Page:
Reviews

Review: THE FLOWERS OF VASHNOI (Vorkosigan Saga #14.1), by Lois McMaster Bujold

 

 

After reading Gentleman Jole and the Red Queen, I had to deal with the sad certainty that no more stories from the Vorkosiverse would be forthcoming: that latest novel had the flavor of finality, of the author having closed the door on those characters and their lives, leaving them to continue unobserved by prying eyes.   So I was happily surprised when fellow blogger SJ HIGBEE showcased this novella, a very welcome and quite unexpected find, one I might have missed for a longer time if not for her post, for which I’m very grateful.

The focus here is not so much on Miles as on his wife Ekaterin, which brings an interesting change of pace and also the possibility of observing Miles from an external point of view – and I must say that sharing Ekaterin’s observations about her rambunctious husband, as he engages with their children in target practice with food against the house cat, is just as entertaining as following any of Miles’ adventures, not to mention that it shows how the passing of years and the weight of responsibility have not changed him at all. Thankfully…

The district of Vorkosigan Vashnoi has been mentioned often in the course of the saga, and it’s an interdicted zone due to high levels of radioactivity dating back to the heavy bombardment from a past Cetagandan invasion: the place had been bequeathed to Miles from his grandfather Piotr, probably as a form of not-so-subtle sarcasm considering what the old man thought of the deformed grandson he tried to murder in his crib.  As the story begins, the radiation levels have started to subside, and Ekaterin has enrolled the Escobaran scientist Enrique Burgos – the creator of the (in)famous butterbugs first appearing in A Civil Campaign – to help in the requalification of the area.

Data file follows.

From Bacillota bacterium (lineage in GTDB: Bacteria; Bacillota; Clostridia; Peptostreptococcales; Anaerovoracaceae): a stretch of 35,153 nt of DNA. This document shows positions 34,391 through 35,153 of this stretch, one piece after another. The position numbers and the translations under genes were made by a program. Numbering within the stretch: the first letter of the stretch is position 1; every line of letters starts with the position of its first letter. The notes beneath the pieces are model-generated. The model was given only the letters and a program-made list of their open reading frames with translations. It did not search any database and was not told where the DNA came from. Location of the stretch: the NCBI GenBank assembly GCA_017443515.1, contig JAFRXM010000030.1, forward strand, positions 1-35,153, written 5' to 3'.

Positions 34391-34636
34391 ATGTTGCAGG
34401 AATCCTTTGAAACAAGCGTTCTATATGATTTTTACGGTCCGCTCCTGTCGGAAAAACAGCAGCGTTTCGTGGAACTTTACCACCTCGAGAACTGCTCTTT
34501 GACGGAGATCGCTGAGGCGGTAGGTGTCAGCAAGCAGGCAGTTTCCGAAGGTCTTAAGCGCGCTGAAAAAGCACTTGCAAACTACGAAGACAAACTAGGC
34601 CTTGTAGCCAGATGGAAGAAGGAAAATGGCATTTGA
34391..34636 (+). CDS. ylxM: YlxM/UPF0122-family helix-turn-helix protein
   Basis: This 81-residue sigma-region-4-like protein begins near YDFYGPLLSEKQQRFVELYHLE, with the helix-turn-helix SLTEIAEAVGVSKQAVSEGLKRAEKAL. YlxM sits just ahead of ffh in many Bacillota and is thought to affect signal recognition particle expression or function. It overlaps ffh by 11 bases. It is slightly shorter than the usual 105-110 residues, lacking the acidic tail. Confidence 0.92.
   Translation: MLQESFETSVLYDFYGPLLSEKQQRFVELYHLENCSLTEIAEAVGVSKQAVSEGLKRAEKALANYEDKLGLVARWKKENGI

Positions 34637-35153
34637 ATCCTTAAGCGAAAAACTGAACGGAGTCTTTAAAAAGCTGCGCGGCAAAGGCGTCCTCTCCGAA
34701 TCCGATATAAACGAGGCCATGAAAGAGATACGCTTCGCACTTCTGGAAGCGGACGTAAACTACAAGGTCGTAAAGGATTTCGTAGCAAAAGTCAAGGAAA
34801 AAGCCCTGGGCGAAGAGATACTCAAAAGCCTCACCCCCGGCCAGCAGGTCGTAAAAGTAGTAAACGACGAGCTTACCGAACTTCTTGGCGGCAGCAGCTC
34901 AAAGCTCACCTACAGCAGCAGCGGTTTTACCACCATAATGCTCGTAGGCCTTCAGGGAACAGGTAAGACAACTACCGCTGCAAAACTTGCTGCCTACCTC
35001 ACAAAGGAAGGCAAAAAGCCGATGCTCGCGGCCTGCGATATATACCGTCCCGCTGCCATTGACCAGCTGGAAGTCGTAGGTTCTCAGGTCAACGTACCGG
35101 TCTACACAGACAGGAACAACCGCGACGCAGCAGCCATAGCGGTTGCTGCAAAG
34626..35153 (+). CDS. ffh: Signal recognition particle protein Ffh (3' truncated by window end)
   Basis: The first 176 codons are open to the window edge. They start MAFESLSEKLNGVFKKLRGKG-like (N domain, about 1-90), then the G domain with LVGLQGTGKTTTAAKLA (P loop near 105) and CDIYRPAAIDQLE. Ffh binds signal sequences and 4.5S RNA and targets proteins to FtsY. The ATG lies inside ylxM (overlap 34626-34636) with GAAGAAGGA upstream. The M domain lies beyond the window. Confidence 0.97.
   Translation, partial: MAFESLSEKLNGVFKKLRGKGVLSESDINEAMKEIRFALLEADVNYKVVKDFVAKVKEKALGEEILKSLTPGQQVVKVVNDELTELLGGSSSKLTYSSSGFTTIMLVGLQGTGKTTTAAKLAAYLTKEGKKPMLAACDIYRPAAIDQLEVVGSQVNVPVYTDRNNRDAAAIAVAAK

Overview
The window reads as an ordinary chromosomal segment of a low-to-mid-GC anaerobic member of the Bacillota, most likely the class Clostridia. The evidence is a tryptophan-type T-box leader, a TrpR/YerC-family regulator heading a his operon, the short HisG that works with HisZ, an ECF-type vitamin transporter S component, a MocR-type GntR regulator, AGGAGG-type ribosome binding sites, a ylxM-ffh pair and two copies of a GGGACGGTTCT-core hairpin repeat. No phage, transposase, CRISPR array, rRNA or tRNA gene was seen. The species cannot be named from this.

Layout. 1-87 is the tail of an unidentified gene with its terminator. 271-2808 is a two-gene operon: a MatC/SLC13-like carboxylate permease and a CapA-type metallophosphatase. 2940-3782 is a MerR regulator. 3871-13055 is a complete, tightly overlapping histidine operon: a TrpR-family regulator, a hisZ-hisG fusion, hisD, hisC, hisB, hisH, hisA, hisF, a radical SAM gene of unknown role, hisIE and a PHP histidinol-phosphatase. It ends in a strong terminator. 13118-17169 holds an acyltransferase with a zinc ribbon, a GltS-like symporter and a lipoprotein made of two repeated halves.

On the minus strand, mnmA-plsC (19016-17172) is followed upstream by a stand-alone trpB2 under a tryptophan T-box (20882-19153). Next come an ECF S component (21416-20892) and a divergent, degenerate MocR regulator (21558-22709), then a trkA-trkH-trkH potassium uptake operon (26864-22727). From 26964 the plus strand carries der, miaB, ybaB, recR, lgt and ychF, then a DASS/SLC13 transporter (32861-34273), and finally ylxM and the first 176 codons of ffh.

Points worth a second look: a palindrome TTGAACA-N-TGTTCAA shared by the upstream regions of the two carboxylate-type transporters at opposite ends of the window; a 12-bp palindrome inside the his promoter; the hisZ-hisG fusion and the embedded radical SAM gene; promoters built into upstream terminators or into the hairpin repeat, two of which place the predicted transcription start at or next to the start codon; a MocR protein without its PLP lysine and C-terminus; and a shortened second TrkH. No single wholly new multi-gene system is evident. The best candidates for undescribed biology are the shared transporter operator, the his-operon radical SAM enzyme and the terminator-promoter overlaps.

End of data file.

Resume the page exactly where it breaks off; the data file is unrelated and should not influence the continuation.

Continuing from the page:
Doctor Burgos has bio-engineered a new kind of butterbugs – the radbugs – whose function is to ingest the contaminated flora and soil of the Vashnoi territory, incorporating the radiation into their bodies and slowly but surely taking away the pollutants, so that the region can be made habitable again.  During one of their tours of inspection of the test area where the first generation of radbugs has been released, Ekaterin, Enrique and their ranger escort make an amazing discovery: the area is not deserted, on the contrary there are clear signs of habitation – and someone has been stealing a good number of radbugs…

This very enjoyable novella felt to me like some sort of mirror image of Miles’ adventure in The Mountains of Mourning, where he had to confront the harsh reality of what happened to children born with radiation-induced malformations: however, where Miles had to deal with some tragic revelations that felt much more dramatic due to his own physical problems, Ekaterin’s discovery runs on a lighter path, one where the inherent drama is tempered by humor and the acknowledgement of the fact that Barrayar’s outlook toward those who are not perfect is changing, and for the better.

As always, it was a delight to go back to these characters and place, so that my hope is that this will not be an isolated occurrence and that Ms. Bujold will opt to return again – even in this brief form – to what I consider her best creation.